Podcasting 109: Hotter Podcast Feeds through Feedburner

Note: This post is part of the Podcasting curriculum for Social Media University, Global.

In Podcasting 105 through 108 we demonstrated how you can use a WordPress.com blog as a server to create an RSS feed for your podcast, and can subscribe to your podcast by cutting and pasting that feed URL into your iTunes program. But using the native RSS feed from WordPress.com has a couple of disadvantages:

  1. It doesn’t give you feed statistics, so you don’t know how many people are subscribing. That’s fine if you are doing a personal podcast just for fun, but if you’re doing this in a work environment your employer will likely expect better statistics so you can determine whether the podcast is worthwhile.
  2. Cutting and pasting is a little clunky for your users. They have to know how to subscribe manually in iTunes, and it would be a lot better if there was a nice interface to guide them through the process.

“Burning” your feed through Feedburner.com provides solutions to both of those problems, as you will see and hear below:


Homework Assignments:

  1. Go to Feedburner and set up an account. You will be able to use this to burn your RSS feeds for your WordPress.com blog as well (to be described in a future post in the Blogging curriculum), but it all starts from having a Feedburner account (as Toby Palmer now does).
  2. Go back through the earlier courses in the Podcasting curriculum so you can record an audio file and launch your own student podcast. As you will see in Podcasting 105, we have a standing offer for any SMUG student to  create a free podcast hosted from the SMUG Podcast Blog (and thereby avoid paying the $20/year additional fee to WordPress.com in order to experiment with your own podcast.)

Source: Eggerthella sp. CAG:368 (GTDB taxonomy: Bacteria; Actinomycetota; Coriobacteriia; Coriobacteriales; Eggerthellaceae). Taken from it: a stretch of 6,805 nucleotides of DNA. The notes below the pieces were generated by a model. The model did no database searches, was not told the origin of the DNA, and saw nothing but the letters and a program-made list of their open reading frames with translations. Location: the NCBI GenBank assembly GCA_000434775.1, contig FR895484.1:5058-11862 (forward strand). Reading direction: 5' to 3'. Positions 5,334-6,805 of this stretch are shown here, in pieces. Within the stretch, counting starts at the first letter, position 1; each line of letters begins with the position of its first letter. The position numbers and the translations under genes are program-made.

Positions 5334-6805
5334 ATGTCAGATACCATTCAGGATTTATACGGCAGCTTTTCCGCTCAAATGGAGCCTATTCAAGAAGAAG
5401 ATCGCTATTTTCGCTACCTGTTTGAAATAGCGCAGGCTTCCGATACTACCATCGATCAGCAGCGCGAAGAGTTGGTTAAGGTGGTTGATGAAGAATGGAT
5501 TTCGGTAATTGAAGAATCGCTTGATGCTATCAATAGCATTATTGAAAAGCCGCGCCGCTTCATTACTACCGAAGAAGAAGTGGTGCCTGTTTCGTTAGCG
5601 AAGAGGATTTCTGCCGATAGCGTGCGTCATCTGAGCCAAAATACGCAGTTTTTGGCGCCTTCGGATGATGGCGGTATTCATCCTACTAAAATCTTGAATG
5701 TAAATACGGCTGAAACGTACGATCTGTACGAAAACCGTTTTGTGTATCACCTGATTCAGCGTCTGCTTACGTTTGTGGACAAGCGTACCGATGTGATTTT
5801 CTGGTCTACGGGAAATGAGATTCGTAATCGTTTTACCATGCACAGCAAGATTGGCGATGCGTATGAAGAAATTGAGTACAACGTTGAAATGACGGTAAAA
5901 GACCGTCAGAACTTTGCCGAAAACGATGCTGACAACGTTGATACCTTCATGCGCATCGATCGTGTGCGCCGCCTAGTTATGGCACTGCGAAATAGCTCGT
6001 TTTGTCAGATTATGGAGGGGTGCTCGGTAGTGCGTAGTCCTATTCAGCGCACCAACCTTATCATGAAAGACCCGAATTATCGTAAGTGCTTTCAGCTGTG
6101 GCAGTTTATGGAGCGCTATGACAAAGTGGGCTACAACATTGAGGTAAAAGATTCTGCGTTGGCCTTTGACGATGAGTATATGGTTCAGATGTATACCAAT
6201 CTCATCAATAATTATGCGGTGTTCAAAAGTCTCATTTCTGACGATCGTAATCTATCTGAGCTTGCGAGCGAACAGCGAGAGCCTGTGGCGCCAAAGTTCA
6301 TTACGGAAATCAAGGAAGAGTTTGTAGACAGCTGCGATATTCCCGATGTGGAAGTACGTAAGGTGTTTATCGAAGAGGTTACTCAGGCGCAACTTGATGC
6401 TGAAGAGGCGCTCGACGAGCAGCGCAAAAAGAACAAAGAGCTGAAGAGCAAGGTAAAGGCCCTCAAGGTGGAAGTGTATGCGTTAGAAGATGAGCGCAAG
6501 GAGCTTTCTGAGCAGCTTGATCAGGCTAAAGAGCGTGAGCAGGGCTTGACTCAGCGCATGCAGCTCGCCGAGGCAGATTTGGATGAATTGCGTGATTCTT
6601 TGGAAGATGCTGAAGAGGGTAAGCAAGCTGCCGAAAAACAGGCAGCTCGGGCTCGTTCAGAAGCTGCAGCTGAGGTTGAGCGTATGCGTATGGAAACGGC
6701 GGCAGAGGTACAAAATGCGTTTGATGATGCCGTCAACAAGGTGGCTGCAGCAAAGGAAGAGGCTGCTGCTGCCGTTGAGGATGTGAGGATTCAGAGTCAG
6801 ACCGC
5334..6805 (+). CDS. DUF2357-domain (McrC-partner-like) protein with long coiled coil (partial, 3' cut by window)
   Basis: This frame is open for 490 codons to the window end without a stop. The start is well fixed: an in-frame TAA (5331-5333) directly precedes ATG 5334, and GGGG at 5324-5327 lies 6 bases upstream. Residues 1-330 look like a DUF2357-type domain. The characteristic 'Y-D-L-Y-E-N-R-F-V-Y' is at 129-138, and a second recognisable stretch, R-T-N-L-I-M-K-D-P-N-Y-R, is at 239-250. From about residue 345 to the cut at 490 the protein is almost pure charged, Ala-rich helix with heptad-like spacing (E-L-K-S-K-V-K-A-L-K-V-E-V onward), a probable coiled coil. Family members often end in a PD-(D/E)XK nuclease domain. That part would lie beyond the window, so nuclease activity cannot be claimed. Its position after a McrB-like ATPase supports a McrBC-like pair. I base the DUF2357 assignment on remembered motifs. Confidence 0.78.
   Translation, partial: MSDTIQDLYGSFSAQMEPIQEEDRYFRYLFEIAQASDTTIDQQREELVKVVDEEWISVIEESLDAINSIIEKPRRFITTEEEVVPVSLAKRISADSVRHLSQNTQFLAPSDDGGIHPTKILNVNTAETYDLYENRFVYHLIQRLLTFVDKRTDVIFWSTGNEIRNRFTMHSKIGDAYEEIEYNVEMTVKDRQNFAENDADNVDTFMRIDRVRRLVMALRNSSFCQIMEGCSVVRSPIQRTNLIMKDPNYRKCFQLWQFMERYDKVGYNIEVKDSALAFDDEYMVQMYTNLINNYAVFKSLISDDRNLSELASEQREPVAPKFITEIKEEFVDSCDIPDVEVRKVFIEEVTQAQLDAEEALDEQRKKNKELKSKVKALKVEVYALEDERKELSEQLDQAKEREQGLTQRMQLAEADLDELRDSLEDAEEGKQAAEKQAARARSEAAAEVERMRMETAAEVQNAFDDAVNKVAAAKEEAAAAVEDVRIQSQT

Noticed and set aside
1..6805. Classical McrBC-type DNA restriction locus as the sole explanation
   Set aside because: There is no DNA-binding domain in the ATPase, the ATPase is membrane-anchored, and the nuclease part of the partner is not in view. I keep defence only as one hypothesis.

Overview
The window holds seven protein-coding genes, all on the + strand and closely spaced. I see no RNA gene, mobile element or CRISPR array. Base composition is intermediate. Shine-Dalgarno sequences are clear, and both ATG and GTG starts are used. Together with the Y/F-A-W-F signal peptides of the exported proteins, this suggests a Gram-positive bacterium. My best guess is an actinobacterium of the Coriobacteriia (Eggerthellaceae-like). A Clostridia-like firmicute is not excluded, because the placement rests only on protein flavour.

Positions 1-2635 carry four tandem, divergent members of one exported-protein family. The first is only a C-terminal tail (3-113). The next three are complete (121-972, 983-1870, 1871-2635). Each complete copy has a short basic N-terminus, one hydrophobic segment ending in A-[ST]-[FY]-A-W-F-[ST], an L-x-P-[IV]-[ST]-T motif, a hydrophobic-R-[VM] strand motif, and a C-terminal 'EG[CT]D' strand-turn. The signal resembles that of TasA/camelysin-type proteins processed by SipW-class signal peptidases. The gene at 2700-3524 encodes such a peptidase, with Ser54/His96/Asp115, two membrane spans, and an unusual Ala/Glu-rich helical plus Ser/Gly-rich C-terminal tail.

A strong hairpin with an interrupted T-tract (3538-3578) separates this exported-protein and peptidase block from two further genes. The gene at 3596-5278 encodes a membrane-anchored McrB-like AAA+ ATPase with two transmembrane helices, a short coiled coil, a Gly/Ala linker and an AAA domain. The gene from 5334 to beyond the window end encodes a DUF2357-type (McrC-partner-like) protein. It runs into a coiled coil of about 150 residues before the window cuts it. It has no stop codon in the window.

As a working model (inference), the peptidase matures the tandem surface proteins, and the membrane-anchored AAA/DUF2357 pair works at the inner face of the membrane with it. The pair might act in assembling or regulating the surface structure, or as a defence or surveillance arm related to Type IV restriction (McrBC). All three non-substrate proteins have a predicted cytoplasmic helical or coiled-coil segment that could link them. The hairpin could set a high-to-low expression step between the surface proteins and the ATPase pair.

After you’ve learned how to do a personal podcast, you’ll be ready and confident in your abilities to launch one for your business or non-profit organization. You’ll probably want to spend a little money on better recording equipment, and at that point paying the $20 to be able to podcast from your own blog will be well worth it.

But our goal at SMUG is to let you experiment with all of these tools without spending even a penny of your own money, only investing your time in the on-line education process. So please take advantage of the opportunity and start your own podcast today.

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Author: Lee Aase

Married father of six and grandfather of seven, and the Chancellor of SMUG - Social Media University, Global. By day I'm the Director of the Mayo Clinic Social Media Network. Whatever I say here is my personal opinion, and doesn't reflect the positions of my employer.

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